• Studies show that nearly 70 per cent people are still devoid of disability certificate which affects the life of blind people in many aspects be it education, employment and in availing the benefits of various government schemes. Disability certification for blind people has been a critical issue over the years and successive governments have not addressed the issue with sincerity.

We demand that a special drive with a time bound completion target be launched to issue disability certificates to all blind people in the country.

  • The landmark judgment delivered by the Supreme Court on fulfilling 3% reservation in government and public sector undertakings jobs provisioned under the PWD Act 1995 be implemented forthwith and in a time bound program. Government should announce a timetable for the implementation of the SC Judgment.
  • The condition of blind women needs more attention. Government, both at the Centre and at the state level should facilitate residential accommodation/hostels for them at least at the district level.
  • The new Act replacing the existing PWD Act should be in consonance with the principles of UNCRPD ratified by the Government of India.
  • There should be separate provisions in the law ensuring safety of blind women in the light of Justice JS Verma Commission recommendations.
  • Government should institute a social audit by the targeted beneficiaries and monitoring of funds disbursed in various government schemes concerning the visually impaired. This should also be extended to NGOs receiving funds from government.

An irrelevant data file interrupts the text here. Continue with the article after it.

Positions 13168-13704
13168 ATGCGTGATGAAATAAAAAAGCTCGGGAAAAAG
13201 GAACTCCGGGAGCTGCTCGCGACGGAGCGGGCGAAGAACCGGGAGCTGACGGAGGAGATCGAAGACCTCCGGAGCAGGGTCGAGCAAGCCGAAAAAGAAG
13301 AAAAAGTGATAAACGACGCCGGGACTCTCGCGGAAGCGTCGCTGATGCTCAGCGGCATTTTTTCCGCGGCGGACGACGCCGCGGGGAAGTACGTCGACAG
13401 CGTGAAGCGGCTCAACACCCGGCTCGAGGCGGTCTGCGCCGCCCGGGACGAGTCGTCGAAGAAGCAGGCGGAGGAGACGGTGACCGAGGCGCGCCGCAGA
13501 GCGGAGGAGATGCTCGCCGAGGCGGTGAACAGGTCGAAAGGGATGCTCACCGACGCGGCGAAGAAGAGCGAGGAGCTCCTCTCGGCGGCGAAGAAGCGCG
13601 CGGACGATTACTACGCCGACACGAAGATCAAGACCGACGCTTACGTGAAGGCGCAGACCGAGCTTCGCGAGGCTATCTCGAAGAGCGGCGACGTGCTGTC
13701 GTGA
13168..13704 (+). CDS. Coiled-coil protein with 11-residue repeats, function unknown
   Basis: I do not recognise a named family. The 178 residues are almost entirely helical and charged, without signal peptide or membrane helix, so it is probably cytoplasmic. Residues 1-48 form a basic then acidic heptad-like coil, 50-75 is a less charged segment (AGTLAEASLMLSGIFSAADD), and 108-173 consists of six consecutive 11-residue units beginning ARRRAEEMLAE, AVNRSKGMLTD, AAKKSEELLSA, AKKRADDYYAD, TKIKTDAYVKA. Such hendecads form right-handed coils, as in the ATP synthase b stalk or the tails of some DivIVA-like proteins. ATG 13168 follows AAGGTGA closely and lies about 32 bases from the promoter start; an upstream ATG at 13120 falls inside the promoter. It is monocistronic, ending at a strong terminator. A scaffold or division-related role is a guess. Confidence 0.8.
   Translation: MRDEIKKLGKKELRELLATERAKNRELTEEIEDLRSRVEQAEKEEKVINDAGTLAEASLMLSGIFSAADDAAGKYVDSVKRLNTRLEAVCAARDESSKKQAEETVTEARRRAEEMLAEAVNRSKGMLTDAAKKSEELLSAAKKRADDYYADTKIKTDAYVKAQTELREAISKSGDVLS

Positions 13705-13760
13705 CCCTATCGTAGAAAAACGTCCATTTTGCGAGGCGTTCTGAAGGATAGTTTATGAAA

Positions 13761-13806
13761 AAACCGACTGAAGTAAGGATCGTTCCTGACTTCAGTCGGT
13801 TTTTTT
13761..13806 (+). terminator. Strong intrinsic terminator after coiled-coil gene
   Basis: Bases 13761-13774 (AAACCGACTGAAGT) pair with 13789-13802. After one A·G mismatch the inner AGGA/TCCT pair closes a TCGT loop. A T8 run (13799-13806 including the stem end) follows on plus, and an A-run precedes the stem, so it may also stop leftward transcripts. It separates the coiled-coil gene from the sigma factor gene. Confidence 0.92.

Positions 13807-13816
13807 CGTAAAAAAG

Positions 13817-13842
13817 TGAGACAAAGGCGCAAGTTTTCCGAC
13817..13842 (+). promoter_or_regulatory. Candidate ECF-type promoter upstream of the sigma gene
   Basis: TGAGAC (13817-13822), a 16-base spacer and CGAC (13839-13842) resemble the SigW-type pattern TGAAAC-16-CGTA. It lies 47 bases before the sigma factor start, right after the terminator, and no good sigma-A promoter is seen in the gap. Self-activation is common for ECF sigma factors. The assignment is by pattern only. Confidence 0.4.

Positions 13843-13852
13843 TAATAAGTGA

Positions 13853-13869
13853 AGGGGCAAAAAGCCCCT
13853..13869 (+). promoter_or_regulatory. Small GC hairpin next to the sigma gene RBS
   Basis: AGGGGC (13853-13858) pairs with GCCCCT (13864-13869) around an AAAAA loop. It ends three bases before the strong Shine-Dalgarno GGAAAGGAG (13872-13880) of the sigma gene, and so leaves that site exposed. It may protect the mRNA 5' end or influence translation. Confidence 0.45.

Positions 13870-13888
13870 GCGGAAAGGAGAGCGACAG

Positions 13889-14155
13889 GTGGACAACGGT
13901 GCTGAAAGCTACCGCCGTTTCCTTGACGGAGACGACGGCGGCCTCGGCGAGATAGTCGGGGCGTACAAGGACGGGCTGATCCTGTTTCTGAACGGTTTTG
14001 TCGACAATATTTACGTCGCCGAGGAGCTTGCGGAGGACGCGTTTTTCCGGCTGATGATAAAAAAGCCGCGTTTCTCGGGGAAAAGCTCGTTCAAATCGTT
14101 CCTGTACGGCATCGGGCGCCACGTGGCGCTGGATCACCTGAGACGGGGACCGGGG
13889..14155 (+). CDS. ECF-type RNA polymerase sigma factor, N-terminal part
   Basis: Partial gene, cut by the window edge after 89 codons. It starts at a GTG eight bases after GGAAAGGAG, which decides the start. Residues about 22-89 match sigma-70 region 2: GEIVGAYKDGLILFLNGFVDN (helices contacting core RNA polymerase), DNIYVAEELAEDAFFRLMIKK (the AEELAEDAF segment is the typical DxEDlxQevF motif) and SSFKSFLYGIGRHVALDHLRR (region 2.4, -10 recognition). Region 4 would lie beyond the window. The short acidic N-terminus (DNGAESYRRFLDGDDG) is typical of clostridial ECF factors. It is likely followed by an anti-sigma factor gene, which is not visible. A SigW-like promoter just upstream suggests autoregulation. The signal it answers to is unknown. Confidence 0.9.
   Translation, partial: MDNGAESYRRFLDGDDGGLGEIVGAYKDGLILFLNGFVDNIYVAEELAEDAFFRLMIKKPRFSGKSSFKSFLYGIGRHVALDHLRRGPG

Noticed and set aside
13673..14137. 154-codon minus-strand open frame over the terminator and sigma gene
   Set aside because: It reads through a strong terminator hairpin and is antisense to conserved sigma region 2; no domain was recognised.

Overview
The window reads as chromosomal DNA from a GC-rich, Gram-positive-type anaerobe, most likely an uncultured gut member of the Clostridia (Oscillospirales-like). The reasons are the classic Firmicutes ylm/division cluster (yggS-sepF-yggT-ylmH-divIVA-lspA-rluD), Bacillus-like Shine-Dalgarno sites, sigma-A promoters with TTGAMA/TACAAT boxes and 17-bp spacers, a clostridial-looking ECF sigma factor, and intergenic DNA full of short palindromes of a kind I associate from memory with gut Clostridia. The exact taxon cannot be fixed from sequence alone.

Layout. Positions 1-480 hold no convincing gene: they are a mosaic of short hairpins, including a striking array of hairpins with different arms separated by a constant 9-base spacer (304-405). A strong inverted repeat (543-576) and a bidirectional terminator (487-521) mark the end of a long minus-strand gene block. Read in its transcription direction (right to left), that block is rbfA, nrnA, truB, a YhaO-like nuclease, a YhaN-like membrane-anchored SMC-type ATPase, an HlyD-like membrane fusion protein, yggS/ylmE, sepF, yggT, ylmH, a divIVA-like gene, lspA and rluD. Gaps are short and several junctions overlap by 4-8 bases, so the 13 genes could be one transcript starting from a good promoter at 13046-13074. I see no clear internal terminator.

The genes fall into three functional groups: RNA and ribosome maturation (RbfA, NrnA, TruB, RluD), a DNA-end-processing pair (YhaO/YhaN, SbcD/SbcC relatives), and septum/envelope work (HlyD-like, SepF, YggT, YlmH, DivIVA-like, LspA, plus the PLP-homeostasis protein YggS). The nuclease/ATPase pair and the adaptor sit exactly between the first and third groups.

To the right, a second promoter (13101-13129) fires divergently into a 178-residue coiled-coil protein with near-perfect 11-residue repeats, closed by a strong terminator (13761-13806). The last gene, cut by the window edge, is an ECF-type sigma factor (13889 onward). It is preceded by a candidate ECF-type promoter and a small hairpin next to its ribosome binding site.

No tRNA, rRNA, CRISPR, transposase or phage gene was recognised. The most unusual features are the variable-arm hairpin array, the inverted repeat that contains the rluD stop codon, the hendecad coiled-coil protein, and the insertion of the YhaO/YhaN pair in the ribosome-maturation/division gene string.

• Private sector today generates employment in a big way in various fields. But sadly private sector so far has not realized the true potential of talent pool of blind men/women. Therefore it is imperative that private sector also come out with a definite roadmap and transparent mechanism to absorb blind people in the workforce.
  • Education: Education is the key to overall development of an individual including persons with blindness. But currently there is a huge lacuna in providing quality education to blind people especially in rural India. Government should make the appointment of a special educator in all schools mandatory.
  • There is a provision of scholarship for overseas fellowship for the SCST candidates. This scheme should be extended to the visually impaired as well.
  • As promised by the finance minister in the budget speech, all currency notes should be printed with Brail markings.
  • Technology has become an enabler in all spheres of life for blind people. But its unavailability and high cost make technology inaccessible for the blind. Government should ensure that assistive technology is available to the poorest among the blind.
  • The society and the government both should come forward in mainstreaming of blind people. The first step towards this would be inclusive education with visible implementation.

Read the full report – Agra Convention 2014 – Report – HTML with Audio/Video